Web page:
(Review of Research in Education: Disrupting Inequality Through Education Research, Published by American Educational Research Association, Volume 41, Issue 1, 2017, ISSN: 0091-732X, Pages: 542)
The American Educational Research Association (AERA) is the world’s largest interdisciplinary research association devoted to the scientific study of education and learning. Established in 1916, AERA is concerned with improving the educational process by encouraging scholarly inquiry related to education and evaluation and by promoting the dissemination and practical application of research results. The “Review of Research in Education (RRE)” is a unique peer-reviewed journal of AERA, published annually since 1973, which provides an overview and descriptive analysis of selected topics of relevant research literature through critical and synthesizing essays. RRE also promotes discussion and debate about research problems in addition to pulling together and summarizing work in the field.
The 2017 volume of RRE, “Disrupting Inequality Through Education Research”, edited by Mariana Souto-Manning (Teachers College, Columbia University) and Maisha T. Winn (University of California, Davis), publishes reviews of research in education that advance understanding of how inequality and social processes that disrupt it affect the lives of children and youth. It proposes that disrupting inequalities—in schools as well as in society—is a moral imperative for education research. With this urgency in mind, the journal has assembled a range of scholars who offer new ways of disrupting inequity and injustice through education research using various methods—youth participatory action research (YPAR), design experiments, discourse analysis—across a range of disciplines—math education, literacy, science education—and for a range of learners, including students with multiple racial identities, abilities, linguistic repertoires, age groups, gender, and many more.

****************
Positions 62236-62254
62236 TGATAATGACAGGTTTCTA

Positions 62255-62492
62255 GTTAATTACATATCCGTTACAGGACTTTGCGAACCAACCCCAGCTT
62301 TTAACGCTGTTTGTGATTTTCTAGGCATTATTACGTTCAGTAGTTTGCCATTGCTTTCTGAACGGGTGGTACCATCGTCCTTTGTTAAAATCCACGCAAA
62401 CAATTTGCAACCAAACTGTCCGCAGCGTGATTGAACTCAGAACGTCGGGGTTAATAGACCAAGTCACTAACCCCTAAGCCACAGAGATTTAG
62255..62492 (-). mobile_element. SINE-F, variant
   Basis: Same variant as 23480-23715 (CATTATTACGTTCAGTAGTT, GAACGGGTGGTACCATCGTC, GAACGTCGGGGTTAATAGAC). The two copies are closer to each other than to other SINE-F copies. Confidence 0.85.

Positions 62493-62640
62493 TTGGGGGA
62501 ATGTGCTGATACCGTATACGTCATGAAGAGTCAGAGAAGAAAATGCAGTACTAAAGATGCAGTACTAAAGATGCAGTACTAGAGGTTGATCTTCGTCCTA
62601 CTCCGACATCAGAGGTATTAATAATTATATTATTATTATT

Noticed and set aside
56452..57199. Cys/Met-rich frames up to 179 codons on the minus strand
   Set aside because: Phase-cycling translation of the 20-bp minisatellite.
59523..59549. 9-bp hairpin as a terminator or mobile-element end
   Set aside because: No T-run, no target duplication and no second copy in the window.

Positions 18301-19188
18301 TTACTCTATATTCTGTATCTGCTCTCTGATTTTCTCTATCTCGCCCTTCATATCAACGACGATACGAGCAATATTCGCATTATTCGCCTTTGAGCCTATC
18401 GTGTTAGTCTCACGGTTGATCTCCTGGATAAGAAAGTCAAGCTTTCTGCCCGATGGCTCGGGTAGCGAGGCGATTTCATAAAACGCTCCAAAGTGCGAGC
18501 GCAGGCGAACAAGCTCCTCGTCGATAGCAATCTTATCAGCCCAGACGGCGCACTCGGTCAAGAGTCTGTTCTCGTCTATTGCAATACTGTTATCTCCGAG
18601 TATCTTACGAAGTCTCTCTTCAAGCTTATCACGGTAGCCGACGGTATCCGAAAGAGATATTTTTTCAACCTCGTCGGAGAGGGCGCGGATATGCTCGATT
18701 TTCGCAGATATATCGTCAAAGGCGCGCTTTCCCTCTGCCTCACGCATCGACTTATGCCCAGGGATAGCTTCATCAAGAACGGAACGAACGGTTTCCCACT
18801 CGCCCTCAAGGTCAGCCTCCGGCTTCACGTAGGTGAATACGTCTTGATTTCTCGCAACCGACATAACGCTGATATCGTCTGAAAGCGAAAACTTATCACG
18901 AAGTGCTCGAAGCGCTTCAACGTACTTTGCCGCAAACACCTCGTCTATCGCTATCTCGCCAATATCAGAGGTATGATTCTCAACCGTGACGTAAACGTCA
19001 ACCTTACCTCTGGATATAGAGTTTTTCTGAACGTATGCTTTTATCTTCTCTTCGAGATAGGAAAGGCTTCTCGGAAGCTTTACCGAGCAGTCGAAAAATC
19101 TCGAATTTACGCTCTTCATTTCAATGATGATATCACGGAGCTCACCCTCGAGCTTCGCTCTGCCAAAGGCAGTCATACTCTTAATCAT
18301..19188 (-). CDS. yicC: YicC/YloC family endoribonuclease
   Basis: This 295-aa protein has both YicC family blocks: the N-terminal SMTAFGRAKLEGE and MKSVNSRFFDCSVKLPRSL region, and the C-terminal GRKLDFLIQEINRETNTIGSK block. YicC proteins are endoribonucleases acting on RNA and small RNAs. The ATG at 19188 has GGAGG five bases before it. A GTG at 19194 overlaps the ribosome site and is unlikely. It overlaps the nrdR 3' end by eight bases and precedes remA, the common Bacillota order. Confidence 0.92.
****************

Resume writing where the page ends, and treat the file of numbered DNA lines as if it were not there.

Contributed by 66 coauthors, the volume consists of 21 chapters. In the first chapter, Michelle Salazar Pérez and Cinthya M. Saavedra call for onto-epistemological diversity in the field of early childhood education and care (ECEC). Specifically, the authors discuss the need to (re)center early childhood education, moving away from Eurocentric norms and concepts that have historically oppressed and disempowered children of color. They attempt to introduce Black and Chicana feminisms as global south visions to transform approaches to research and pedagogy in ECEC and, in turn, disrupt inequities. The next chapter draws our attention toward consequential education research that has transformative potential: intellectually, educationally, and socially. It is about learning to see differently. The authors use the notion of “learning to see” both metaphorically and as a theoretical lens and methodological guide to illustrate how rigorous and consequential education research can help us imagine and design new forms of learning and schooling.